Until now the U.S. insulin market has been effectively a monopoly. With an 81 percent share, Indianapolis-based Eli Lilly & Co. (NYSE:LLY) dominates this $936 million business, according to 1998 data from IMS Health Inc. The only other player here has been Novo Nordisk A/S (NYSE:NVO) of Bagsværd, Denmark.
Hoechst will…take market share from Lilly and Novo.
Worldwide Lilly has a 50 percent share of the $2.4 billion insulin market with 1998 sales of $1.2 billion. Novo Nordisk follows with 42 percent on sales of about $1 billion.
But worldwide there is a third competitor in the insulin market, Hoechst Marion Roussel AG, a wholly owned subsidiary of Hoechst AG (NYSE:HOE), based in Frankfurt, Germany. It reported insulin sales last year of $165 million.
While small in insulin, this gigantic company has both the marketing muscle and—even more important—the hot new product to turn the insulin market both here and abroad upside down.
Hoechst is expected to merge with Rhône-Poulenc S.A. (NYSE:RP), headquartered in Paris, France, by November. The corporate headquarters of the new company, Aventis S.A., will be in Strasbourg, France. It will be the world's largest drug company.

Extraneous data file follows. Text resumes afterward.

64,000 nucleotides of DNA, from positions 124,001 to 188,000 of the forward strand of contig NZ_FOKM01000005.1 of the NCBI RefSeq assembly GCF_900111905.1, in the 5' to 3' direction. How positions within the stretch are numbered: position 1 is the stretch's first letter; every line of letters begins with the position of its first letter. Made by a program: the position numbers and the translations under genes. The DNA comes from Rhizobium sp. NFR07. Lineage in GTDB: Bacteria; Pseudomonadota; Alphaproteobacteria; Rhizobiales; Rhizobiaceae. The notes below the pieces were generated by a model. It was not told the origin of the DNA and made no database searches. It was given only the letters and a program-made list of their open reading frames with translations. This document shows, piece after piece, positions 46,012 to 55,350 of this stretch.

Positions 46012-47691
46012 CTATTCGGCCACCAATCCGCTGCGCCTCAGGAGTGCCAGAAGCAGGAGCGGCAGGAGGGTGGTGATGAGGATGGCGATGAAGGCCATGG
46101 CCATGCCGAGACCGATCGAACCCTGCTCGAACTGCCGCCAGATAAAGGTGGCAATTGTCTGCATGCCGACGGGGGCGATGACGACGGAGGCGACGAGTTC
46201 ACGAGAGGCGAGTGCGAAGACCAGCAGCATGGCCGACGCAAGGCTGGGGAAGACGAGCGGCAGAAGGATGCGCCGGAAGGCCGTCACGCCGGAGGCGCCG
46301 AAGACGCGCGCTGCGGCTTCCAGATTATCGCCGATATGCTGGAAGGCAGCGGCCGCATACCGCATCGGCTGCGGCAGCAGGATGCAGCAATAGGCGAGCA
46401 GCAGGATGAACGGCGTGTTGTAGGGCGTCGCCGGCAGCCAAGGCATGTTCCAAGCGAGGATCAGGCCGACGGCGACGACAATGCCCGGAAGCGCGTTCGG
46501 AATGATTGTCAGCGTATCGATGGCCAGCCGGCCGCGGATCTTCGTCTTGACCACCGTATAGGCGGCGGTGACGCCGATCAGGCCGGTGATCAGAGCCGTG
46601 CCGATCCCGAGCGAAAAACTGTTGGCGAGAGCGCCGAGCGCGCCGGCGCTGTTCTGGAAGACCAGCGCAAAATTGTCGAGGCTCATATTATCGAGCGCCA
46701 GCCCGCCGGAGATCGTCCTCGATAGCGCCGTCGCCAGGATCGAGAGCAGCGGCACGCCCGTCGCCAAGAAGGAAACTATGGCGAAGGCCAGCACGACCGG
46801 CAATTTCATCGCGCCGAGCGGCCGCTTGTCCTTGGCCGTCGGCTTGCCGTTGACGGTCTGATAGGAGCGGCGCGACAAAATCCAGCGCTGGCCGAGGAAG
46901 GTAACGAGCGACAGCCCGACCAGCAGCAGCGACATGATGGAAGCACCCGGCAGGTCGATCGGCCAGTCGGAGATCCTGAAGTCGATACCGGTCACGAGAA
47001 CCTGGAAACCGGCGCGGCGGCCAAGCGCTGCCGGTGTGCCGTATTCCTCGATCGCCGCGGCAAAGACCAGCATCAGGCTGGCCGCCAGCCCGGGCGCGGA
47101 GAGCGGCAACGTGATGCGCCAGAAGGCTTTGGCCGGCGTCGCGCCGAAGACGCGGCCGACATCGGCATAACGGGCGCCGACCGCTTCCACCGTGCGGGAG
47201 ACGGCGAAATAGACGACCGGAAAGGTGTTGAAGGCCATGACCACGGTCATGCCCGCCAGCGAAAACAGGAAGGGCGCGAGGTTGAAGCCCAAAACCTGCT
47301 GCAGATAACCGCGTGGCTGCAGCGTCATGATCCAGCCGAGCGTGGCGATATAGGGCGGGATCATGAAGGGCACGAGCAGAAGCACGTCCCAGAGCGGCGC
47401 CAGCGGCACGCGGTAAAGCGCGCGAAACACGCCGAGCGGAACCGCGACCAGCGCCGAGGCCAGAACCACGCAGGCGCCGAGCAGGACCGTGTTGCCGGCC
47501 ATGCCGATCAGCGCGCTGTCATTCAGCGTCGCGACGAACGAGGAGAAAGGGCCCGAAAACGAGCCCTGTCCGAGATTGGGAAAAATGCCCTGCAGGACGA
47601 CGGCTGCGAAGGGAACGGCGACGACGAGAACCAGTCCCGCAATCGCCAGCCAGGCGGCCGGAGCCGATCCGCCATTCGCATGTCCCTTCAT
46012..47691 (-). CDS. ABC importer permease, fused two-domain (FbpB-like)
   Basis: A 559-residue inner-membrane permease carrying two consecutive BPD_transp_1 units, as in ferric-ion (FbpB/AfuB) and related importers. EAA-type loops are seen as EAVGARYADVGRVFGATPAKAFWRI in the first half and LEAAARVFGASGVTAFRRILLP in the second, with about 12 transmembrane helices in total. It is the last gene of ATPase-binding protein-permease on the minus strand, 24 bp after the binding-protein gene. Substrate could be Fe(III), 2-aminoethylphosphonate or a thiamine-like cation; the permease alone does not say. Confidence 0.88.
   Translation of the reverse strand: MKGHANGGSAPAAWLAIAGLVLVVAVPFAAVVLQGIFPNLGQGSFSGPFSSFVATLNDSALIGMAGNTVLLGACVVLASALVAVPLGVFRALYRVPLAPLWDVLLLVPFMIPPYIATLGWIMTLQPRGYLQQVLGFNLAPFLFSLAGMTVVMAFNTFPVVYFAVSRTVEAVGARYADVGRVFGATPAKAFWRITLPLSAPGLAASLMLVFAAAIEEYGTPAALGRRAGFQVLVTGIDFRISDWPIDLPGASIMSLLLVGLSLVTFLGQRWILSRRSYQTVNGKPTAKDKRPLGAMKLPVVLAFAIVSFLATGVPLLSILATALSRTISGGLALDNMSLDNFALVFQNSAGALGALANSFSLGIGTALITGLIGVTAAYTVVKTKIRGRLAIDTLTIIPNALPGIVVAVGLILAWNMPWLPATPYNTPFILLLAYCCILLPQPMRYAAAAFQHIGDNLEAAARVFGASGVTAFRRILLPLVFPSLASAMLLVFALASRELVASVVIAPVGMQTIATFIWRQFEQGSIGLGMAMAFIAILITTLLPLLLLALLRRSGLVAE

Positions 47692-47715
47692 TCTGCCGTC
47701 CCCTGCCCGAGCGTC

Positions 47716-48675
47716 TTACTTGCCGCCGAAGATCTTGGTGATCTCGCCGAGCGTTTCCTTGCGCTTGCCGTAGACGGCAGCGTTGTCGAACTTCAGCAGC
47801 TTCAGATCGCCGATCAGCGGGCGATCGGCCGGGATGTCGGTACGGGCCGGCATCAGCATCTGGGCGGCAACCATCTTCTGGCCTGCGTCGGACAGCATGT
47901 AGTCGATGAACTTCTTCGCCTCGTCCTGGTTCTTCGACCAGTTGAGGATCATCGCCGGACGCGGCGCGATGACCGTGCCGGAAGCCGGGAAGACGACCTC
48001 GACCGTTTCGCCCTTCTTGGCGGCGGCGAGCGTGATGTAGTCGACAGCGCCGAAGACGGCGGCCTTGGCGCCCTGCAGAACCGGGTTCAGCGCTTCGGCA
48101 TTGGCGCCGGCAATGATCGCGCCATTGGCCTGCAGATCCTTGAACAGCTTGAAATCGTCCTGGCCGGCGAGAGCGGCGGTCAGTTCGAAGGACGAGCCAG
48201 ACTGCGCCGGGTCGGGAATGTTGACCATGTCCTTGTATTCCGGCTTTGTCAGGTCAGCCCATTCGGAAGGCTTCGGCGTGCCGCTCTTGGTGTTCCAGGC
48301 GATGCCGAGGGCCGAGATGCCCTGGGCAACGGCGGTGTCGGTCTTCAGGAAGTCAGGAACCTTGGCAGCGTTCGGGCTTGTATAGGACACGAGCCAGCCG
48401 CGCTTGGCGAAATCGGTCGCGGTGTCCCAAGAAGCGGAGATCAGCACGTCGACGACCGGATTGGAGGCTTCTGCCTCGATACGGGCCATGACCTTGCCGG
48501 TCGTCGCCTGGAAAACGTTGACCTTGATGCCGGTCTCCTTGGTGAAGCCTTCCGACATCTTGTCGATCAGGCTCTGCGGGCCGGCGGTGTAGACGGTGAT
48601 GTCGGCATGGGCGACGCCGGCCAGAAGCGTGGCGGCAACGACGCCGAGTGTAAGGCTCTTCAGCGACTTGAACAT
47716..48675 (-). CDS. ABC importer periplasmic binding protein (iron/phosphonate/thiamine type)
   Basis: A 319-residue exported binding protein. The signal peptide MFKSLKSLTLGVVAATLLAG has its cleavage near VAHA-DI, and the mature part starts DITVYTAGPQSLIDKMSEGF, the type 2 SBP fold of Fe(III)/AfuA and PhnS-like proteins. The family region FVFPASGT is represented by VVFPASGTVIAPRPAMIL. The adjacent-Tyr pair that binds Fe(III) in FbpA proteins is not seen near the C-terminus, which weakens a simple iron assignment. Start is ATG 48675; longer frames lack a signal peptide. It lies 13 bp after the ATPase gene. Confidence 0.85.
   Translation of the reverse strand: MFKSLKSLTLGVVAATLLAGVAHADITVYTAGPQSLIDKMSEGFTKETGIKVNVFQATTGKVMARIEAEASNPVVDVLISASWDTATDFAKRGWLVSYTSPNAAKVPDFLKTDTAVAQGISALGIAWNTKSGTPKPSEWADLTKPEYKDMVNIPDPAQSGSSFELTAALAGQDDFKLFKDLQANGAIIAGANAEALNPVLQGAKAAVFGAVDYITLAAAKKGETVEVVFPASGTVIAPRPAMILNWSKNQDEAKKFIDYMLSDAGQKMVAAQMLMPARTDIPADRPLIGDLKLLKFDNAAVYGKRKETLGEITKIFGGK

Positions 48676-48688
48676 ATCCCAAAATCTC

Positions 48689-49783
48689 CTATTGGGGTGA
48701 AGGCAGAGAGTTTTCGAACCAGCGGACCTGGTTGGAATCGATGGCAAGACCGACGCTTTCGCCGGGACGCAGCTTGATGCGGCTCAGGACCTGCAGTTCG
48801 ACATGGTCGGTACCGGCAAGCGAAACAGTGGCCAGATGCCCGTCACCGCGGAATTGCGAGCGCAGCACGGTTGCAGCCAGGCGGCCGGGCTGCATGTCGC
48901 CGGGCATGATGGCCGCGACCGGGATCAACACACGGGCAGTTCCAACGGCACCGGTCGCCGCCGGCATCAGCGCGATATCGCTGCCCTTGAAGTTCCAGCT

Hoechst plans on cracking the U.S. insulin market with a new insulin analog that has no peaks or valleys and a very long duration. An insulin analog is one created through genetic engineering. Hoechst created this insulin analog by changing the order of the amino acids that make up human insulin.
The company completed its reporting for Phase III clinical trials of 2,870 patients, including 1,600 in the U.S., in January. In April it submitted the insulin for approval to both the U.S. Food and Drug Administration and the European Medicinal Evaluations Agency. Hoechst hopes to have FDA approval early next year and to have the insulin on the market by June 2000.
This insulin analog was known as HOE901 in its early trials. The World Health Organization gave it the generic name insulin glargine. Hoechst has submitted a tentative brand name to the FDA, but can't use it pending agency approval.
Whatever brand name it gets, people still generally know it as HOE901. Under that name Hoechst has been developing this insulin analog for years. According to a Hoechst spokesperson and outside medical consultants it appears to have few negatives.